COLUMBUS (WCMH) – This time of the year one of the biggest, and most important questions we get asked is if we are going to have a white Christmas this year. This is usually followed up by the comment ‘we never get them around here anymore’ or something along those lines.
What is a “white Christmas” by definition?
There is some room for debate on this one, if your yard is cut low like a golf green and temperatures are cold enough, a light amount of snowfall of maybe 1/4″ or less might do the trick. However, most of us think of a white Christmas as one where it is actually covered in a measurable amount of snow. For this definition, we use 1″ for or more of snowfall on the ground.
Using 1″ or more for the white Christmas measurement, how common are they in Central Ohio?
Measurements on snow depth have been kept as early as 1948 out at the airport in Columbus, so for those 69 Christmases that we have snowfall depth measurements, 17 of them (24.6%) of them have been white. This means, on any given year we have about a 1 in 4 chance, historically speaking, of having a white Christmas.
(Map below from NWS NOAA for probability of a white Christmas based off 30 year average)
Below are the listing for the 17 white Christmases we have had in Columbus on record
If you break that down by decade, you notice the 1960s had one almost every other year. Then in the 1970s, we never had a white Christmas. The trend has been a bit lower in the 2010s, but we have had only 7 years vs the other decades.
So what about this year? Do we have a good shot of seeing a white Christmas this year?
In short, no. At this point we are going to see reinforcing shots of colder air moving in through the weekend. There is a weak disturbance that will push to our north on Sunday late into the overnight hours. At this point, it does appear, this should be enough to at least squeeze out some light snow showers after Santa squeezes down the chimney.
The big thing to note over the next few days, is that winter weather systems can shift their timing and positioning a bit over a longer range forecast (in this case 5-6 days out).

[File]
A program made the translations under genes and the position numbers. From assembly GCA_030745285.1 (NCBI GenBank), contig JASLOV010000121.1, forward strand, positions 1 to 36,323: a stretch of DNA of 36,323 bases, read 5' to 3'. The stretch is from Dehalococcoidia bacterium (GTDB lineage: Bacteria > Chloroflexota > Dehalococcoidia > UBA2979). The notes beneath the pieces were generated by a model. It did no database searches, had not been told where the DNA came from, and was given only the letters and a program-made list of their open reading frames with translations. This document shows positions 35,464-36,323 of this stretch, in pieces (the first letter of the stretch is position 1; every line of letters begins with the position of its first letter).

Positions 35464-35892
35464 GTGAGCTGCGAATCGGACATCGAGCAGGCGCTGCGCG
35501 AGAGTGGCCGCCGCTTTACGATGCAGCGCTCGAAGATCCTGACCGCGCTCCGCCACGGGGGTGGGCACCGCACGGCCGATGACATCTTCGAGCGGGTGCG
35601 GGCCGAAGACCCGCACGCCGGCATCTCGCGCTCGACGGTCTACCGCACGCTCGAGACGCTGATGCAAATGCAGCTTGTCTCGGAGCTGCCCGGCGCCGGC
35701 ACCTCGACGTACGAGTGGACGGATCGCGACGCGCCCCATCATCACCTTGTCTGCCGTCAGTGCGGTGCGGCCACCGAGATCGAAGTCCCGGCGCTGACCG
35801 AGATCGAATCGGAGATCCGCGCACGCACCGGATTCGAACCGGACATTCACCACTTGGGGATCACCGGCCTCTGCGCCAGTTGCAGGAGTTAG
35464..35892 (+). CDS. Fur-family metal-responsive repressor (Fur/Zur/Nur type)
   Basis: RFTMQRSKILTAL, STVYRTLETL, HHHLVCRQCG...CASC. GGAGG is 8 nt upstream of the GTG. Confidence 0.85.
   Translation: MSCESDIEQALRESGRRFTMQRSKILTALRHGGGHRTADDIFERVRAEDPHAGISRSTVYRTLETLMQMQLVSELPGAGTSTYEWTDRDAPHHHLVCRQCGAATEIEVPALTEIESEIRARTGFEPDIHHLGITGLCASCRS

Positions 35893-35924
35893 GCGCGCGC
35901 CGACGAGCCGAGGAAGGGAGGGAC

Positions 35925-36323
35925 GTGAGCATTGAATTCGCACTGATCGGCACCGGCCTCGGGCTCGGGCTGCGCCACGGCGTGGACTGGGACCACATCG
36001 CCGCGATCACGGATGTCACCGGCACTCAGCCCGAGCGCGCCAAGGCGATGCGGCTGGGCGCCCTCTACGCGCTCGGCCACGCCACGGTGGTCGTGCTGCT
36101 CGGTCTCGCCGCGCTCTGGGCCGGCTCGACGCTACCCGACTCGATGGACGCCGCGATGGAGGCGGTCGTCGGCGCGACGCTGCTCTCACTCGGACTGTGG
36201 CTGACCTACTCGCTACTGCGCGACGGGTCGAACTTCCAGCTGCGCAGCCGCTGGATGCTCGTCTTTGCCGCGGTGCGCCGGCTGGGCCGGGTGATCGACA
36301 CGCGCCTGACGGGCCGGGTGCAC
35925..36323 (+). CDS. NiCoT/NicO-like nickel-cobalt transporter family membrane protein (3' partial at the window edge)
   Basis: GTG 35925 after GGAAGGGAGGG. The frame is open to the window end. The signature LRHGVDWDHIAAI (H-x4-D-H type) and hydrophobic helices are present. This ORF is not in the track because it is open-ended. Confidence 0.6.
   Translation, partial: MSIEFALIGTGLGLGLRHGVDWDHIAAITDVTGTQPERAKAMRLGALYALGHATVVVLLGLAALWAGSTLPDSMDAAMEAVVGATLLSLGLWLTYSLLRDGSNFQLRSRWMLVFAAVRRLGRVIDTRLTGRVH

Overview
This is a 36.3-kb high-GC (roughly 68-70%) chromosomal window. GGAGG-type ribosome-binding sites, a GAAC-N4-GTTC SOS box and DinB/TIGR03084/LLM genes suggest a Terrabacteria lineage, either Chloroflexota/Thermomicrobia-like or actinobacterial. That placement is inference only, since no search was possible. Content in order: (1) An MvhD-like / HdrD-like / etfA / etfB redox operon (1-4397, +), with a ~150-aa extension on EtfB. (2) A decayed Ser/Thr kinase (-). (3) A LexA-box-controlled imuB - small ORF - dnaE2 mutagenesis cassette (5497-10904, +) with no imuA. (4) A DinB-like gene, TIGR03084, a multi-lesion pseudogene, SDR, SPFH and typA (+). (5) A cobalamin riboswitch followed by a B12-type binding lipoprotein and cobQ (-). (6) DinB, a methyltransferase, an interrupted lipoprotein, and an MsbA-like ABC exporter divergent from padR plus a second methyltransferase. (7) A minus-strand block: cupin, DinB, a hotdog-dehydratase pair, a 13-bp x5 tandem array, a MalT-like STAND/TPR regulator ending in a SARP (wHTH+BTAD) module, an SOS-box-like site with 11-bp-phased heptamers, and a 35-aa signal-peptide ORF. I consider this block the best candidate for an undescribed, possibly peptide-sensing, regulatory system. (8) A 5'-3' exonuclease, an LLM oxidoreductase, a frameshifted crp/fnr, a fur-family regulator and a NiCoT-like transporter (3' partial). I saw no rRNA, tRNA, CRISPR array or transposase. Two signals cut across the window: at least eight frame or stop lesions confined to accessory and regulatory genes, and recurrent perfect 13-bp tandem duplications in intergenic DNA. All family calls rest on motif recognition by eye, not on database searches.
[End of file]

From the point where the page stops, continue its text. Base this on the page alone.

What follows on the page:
Below are 3 different forecast models, American vs. Canadian vs. European long range models. They are snowfall total depth as of 6pm on Christmas Day. One thing is for sure, it is going to be COLD on Christmas, so anything that does fall is sticking and sticking around.
First is the American forecast model through Monday evening.
Notice it brings a bit of light snow to our east/southeast and to our northwest, still keeping us between systems but cold.
Below is the Canadian forecast model for snow depth through Monday evening:
This one hints at more snowfall overall for our area mainly from I-71 and west/northwest as it has that system track closer to our area Sunday night/Monday. This model is currently forecasting a white Christmas for some, north of I-70 and to the west of I-71 generally.
Finally, below is the European long range model ending Monday (12/25) evening:
This model has a lot more snow across our entire area, but is heavily leaning on a more vigorous system on Sunday with plenty of moisture that will bring the bulk of the snow.
This model is also in line with the American forecast model forecast, in that we would see that low sliding up to the east of us Sunday later into early Monday. This model is just a lot wetter on the backside of that low, and it will mean more snowfall overall across our area.
It is important to note, on this graphic above, that only a few of our counties (Athens, Coshocton, Guernsey, Hocking, Knox, Morgan, Morrow, Noble, Perry) would see the required 1″ or more of snow on the ground to be considered a “white Christmas”.
Bottom line, there is a chance some of us could see a white Christmas this year:
As you can see from the different forecast models, it is based off timing, and exact positioning of the low. As of now, there is a 100% chance it is going to be cold on Christmas day, and at minimum I think many if not most of us will at least see some flakes on Christmas day. I would not bet the farm on a white Christmas anywhere in Central Ohio as of now. It appears that whatever precip. we squeeze out Sunday into Sunday night/Monday early morning will not be enough. However, we will keep a close eye on the several pieces to this forecast puzzle that will move through this weekend…. stay tuned!
For the record…. (all stats since record keeping began in Columbus (1878 for most stats, snow depth 1948)
- Warmest Christmas: 1893, it was 64°
- Coldest Christmas: 1983, the high was 1° (record coldest high), and the low -12° (was coldest temp on record)
- The wettest Christmas: 2009 with 0.79″ of rain
- The snowiest Christmas was in 1890 with 7″ of snow falling on that day.
- The deepest snow cover on Christmas was in 1960 with 9″ on the ground Christmas Day.
If you ever have questions about snowfall, winter weather, climatology or any other weather questions, email me: email@example.com